The brick commercial building at 2977 Whitney Avenue in Hamden was built in 1877 (or possibly earlier, circa 1853, unless it replaced an earlier building on the site) by James Ives (1815-1889). A prominent manufacturer and developer of local business, Ives operated a factory, built by his father Elam Ives, on the Farmington Canal that produced brass carriage hardware. He later built a new factory on the Mill River. He also engaged in other manufacturing endeavors, including the Mt. Carmel Screw Works. The area around the factory was known as Ivesville and the intersection of Whitney Avenue and Ives Street, where the Ives Building is located, is known as Ives Corner. Ives rented out the building as a general store. There was also a post office, where Ives’ brother Lucius was postmaster, and a meeting hall in the building. After 1913, the building was home for many years to Levine’s Market. In 1934, Sydney Levine devoted a section of the market to the sale of alcoholic beverages, a business which has since grown into today’s Mt. Carmel Wine and Spirits. Read the rest of this entry »
Tonight I’ll be giving a talk about my book Vanished Downtown Hartford at the Enfield Public Library! Stop by at 7:00 PM and buy a signed copy of my book! The house pictured above, at 158 Pearl Street in Thompsonville in Enfield, was built circa 1881. It was the home of Jabez and Elizabeth Davis. Jabez P. Davis was a veterinarian, Enfield First Selectman (1896) and judge of the town court (1907)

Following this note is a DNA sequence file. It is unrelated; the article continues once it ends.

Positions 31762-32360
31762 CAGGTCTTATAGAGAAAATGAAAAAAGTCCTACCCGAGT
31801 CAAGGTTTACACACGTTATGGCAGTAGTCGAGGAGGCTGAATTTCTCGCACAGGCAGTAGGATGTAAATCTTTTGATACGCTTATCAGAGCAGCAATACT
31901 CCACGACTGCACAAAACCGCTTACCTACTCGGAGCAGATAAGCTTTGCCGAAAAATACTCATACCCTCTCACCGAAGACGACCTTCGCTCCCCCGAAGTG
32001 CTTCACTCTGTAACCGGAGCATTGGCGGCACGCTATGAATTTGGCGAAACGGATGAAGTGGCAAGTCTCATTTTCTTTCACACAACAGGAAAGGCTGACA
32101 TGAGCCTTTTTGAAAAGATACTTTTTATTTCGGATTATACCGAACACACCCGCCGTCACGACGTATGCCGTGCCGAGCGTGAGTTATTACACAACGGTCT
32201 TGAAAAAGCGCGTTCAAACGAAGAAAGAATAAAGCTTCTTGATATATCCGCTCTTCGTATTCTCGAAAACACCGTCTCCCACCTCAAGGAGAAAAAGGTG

Born in Southington, Samuel Frisbie (1838-1897) was the grandson of Ichabod Cullpepper Frisbie of Southington, who had served in the Revolutionary War. As related in an 1898 volume of biographies of Connecticut’s Men of Progress:
[he] received his early education in the public schools, and later attended the Lewis Academy of that place [Southington]. He was brought up, as so many robust representatives of New England who have since won distinction were, as a farmer’s boy. He, however, left the farm at an early age and for three years devoted himself to school-teaching. But with a conscientiousness, as rare as it is invaluable (though in this case unduly exacting, we are sure), he relinquished his position as a teacher from the inner conviction that he was not properly fitted for that vocation; giving up a congenial and remunerative calling for one that was neither the one nor the other. This latter was in the form of mechanical employment and Mr. Frisbie received for his first services thirteen dollars a month, a sum our fastidious youths of today would regard with scorn, but which this more sturdy character accepted with cheerfulness and worked for with energy.